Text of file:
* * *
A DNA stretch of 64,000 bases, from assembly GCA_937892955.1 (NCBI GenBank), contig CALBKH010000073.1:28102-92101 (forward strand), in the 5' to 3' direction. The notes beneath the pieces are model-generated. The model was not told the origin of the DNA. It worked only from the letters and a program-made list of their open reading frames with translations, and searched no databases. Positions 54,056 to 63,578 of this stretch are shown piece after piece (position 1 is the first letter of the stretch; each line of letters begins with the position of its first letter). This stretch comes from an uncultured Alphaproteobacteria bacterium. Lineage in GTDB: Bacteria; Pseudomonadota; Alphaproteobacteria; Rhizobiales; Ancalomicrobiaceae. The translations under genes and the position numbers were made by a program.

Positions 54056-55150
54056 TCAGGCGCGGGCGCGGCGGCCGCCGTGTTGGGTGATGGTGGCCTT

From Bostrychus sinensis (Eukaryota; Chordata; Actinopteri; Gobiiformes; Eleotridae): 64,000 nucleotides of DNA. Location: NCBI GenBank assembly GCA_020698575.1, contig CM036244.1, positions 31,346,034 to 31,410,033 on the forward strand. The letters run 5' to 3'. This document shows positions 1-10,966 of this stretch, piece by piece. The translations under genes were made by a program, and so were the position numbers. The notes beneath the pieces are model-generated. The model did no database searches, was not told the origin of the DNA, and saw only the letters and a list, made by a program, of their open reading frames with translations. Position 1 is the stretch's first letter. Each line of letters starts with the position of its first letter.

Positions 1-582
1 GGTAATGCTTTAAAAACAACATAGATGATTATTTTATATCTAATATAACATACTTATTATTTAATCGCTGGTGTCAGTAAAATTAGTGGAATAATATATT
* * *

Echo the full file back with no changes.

A DNA stretch of 64,000 bases, from assembly GCA_937892955.1 (NCBI GenBank), contig CALBKH010000073.1:28102-92101 (forward strand), in the 5' to 3' direction. The notes beneath the pieces are model-generated. The model was not told the origin of the DNA. It worked only from the letters and a program-made list of their open reading frames with translations, and searched no databases. Positions 54,056 to 63,578 of this stretch are shown piece after piece (position 1 is the first letter of the stretch; each line of letters begins with the position of its first letter). This stretch comes from an uncultured Alphaproteobacteria bacterium. Lineage in GTDB: Bacteria; Pseudomonadota; Alphaproteobacteria; Rhizobiales; Ancalomicrobiaceae. The translations under genes and the position numbers were made by a program.

Positions 54056-55150
54056 TCAGGCGCGGGCGCGGCGGCCGCCGTGTTGGGTGATGGTGGCCTT

From Bostrychus sinensis (Eukaryota; Chordata; Actinopteri; Gobiiformes; Eleotridae): 64,000 nucleotides of DNA. Location: NCBI GenBank assembly GCA_020698575.1, contig CM036244.1, positions 31,346,034 to 31,410,033 on the forward strand. The letters run 5' to 3'. This document shows positions 1-10,966 of this stretch, piece by piece. The translations under genes were made by a program, and so were the position numbers. The notes beneath the pieces are model-generated. The model did no database searches, was not told the origin of the DNA, and saw only the letters and a list, made by a program, of their open reading frames with translations. Position 1 is the stretch's first letter. Each line of letters starts with the position of its first letter.

Positions 1-582
1 GGTAATGCTTTAAAAACAACATAGATGATTATTTTATATCTAATATAACATACTTATTATTTAATCGCTGGTGTCAGTAAAATTAGTGGAATAATATATT